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The Beginning of Peer to Peer banking

By March 6, 2016 No Comments
Rotating Savings and Credit Association (ROSCA)

A Rotating Savings and Credit Association (ROSCA), is a group of individuals who agree to meet for a defined period in order to save and borrow together, a form of combined peer-to-peer banking.

It is a global phenomenon, variously called “committee” in India and Pakistan, Ekub in Ethiopia, Susus in Southern Africa and the Caribbean, “Seettuva” in Sri Lanka, tontines in West Africa, tanomoshi-ko or mujin in pre-1945 Japan, wichin gye in Korea, arisan in Indonesia, likelembas in the Democratic Republic of the Congo, xitique in Mozambique and djanggis in Cameroon, ROSCA’s are informal or ‘pre-co-operative’ microfinance groups that have been documented around the developing world.

A ROSCA offers tremendous flexibility to the member.

Rotating Savings and Credit Association (ROSCA) as a Savings Instrument

You can’t save alone – it is easy to misuse money.” “Saving money at home can make you extravagant in using it.” “Doing it with other members helps you to save.” “A ROSCA makes you look harder for money to save.” “It is difficult to keep money at home as demands are high. He can treat it as a recurring deposit till he needs the money, just like an overdraft facility with a bank. Most people use this to save for short-term goals, such as buying a vehicle or setting up a business. They are especially useful for goals that can crop up anytime during the tenure of the group, such as a child’s wedding or the purchase of a house.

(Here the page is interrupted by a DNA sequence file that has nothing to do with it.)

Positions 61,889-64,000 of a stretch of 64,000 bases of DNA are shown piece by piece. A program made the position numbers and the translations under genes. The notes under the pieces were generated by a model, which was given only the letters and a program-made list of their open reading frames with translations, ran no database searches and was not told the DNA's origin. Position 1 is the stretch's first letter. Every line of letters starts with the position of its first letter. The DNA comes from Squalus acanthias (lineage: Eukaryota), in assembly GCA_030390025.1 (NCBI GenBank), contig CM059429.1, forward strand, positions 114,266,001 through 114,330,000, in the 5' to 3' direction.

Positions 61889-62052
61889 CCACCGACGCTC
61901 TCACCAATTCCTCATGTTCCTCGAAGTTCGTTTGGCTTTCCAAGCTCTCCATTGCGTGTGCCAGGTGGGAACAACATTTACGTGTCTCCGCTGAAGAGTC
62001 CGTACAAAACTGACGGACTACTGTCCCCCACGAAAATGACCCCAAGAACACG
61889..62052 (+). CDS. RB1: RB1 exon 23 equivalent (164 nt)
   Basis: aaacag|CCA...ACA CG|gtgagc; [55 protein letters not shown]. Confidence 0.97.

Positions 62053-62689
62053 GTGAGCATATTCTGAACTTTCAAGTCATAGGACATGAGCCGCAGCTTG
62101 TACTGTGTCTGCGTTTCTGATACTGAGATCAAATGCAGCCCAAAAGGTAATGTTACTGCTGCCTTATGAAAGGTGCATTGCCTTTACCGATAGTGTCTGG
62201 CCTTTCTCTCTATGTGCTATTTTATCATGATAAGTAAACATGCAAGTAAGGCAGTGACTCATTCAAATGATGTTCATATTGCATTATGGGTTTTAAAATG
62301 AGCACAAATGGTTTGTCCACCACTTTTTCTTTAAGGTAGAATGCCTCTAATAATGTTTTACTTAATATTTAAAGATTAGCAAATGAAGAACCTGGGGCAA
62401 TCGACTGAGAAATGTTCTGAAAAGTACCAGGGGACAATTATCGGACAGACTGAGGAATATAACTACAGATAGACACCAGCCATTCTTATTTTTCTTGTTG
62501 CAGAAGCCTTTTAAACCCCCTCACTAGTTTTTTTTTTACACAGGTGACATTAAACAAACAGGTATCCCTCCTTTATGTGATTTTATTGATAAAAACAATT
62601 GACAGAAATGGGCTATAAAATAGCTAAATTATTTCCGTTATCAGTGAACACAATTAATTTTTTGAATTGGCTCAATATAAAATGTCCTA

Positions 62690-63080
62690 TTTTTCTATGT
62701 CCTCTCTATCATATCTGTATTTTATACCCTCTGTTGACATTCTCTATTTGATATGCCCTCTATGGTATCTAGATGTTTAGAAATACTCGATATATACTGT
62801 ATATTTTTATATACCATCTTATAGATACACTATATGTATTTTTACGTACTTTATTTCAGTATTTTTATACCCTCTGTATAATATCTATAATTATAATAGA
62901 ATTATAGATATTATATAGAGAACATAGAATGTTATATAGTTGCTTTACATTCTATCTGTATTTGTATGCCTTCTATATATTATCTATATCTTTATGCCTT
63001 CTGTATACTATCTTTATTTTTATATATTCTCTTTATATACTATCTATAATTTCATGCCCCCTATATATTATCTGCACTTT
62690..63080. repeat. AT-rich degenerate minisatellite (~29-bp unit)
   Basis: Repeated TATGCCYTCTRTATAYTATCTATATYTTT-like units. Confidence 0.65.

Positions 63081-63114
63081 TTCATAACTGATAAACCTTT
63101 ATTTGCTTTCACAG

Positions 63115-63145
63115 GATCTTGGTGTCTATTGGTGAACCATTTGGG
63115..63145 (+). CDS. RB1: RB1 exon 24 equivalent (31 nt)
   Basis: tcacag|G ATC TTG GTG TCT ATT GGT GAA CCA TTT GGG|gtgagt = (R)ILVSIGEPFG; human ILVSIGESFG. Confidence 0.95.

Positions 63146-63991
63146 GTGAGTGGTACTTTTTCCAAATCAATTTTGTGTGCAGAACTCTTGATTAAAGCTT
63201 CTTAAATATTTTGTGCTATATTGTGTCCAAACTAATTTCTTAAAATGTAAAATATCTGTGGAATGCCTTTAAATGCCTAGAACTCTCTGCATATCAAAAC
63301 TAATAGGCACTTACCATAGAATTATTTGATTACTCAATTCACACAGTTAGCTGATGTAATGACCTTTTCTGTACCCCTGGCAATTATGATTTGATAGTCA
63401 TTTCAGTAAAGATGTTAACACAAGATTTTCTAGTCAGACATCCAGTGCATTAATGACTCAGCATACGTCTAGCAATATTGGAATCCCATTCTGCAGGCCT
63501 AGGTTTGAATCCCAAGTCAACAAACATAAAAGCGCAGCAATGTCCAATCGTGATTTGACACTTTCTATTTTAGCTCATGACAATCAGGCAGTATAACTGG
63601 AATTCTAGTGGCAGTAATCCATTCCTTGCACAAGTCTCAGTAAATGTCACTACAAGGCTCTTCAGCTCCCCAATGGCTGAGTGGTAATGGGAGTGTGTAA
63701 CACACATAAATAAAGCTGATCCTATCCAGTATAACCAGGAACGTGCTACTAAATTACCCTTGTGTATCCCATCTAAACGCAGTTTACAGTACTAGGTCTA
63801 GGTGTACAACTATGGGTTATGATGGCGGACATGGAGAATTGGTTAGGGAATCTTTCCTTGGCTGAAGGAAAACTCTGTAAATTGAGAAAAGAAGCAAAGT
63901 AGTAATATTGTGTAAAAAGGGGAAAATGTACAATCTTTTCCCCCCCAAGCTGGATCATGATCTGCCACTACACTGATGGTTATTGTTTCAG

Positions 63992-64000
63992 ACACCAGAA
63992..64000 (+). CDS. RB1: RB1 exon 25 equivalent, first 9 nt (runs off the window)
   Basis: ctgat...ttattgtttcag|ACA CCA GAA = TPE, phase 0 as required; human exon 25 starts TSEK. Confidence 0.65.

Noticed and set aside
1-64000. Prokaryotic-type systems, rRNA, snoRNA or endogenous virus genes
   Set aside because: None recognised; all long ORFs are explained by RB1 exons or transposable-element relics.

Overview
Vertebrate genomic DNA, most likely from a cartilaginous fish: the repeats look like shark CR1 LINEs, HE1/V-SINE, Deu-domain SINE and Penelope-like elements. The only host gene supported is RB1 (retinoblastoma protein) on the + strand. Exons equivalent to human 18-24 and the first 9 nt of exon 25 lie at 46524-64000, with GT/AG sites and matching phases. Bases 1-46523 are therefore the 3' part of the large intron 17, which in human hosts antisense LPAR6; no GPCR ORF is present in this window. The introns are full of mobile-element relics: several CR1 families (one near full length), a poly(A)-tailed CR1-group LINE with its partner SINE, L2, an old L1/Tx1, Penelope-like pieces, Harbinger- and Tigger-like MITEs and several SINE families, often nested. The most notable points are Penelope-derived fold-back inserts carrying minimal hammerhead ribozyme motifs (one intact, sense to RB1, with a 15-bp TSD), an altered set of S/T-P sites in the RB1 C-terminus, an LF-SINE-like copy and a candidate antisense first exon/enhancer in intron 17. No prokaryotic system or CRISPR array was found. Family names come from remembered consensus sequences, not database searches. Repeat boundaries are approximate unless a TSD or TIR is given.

ROSCA as an insurance

The traditional social obligations to help kinsmen, and sometimes neighbours and workmates quickly come into effect as word gets around among members of the ROSCA, who will adjust the order of rotation to enable the unlucky one to receive a turn. The speed with which ROSCAs can usually react to their members’ needs can rarely be matched by distant, impersonal, banking systems.

Rotating Savings and Credit Association (ROSCA) creates a strong social bond

Reciprocity and commitment to the group are essential in order for the ROSCA to be sustainable, and this is mainly achieved though social enforcement and trust. Members of a ROSCA feel a stronger connect within themselves as compared to the rest of the community. Ample instances have demonstrated that ROSCA comes together to help a member in trouble and have foregone their personal interests in such a case. Members feel stronger as an individual when they are a part of a group!

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